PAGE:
5. The improvement as defined in claim 3 wherein said second hydrocarbon fuel vapor adsorbing means is of the same structure as said first hydrocarbon fuel vapor adsorbing means.

6. in combination with a fuel tank of a vehicle that has an inlet tube for volatile hydrocarbon fuel, a nozzle assembly for filling said tank without allowing the escape of hydrocarbon fuel vapor to the ambient atmosphere, said nozzle assembly comprising:

a. a normally closed spring loaded valve having an inlet opening and a discharge opening, and a handle that when moved from a first to a second position places said valve in an open position;

b. a tubular member connected to said valve and in communication with said discharge opening;

c. a housing secured to said valve, said housing including a tubular portion that envelops a part of said tubular member and is radially spaced there i from;

d. an elongate resilient tubular shroud having first and second ends that envelops at least a portion of said tubular member, with the internal diameter of said shroud substantially greater than the external diameter of said tubular member, said housing, tubular member and shroud cooperating to define a confined space in communication with the interior of said tank but out of communication with the ambient atmosphere when said tubular member is inserted in said inlet tube to the extent said second end of said shroud seals with said inlet tube;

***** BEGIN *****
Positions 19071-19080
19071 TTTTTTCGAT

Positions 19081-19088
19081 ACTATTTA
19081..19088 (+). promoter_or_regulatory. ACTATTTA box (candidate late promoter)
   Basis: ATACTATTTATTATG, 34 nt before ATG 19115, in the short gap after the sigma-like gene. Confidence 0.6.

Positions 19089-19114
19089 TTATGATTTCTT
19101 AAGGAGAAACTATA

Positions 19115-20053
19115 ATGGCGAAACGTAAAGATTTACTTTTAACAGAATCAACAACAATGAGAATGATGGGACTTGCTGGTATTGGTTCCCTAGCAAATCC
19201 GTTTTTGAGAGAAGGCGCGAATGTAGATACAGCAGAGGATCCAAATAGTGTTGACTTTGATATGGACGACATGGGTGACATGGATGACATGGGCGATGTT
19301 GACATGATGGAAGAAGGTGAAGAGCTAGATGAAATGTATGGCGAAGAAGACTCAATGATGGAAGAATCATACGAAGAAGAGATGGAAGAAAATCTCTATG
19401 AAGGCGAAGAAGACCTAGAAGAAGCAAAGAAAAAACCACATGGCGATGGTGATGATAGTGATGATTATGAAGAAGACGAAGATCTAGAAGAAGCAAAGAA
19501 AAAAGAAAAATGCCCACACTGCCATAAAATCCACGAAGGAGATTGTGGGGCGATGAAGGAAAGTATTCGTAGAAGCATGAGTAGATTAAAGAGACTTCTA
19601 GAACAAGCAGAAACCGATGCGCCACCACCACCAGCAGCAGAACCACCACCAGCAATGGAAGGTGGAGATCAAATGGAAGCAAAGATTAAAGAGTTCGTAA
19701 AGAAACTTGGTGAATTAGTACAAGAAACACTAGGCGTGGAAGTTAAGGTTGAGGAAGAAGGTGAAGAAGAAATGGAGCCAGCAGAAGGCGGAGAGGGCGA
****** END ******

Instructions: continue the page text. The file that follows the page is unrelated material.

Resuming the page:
e. a first conduit in communication with .said first confined space;

f. first means for withdrawing hydrocarbon fuel vapor through said first conduit as liquid hydrocarbon fuel is discharged through said discharge opening,

valve and tubular member into said tank with said shroud in sealing engagement with said inlet tube;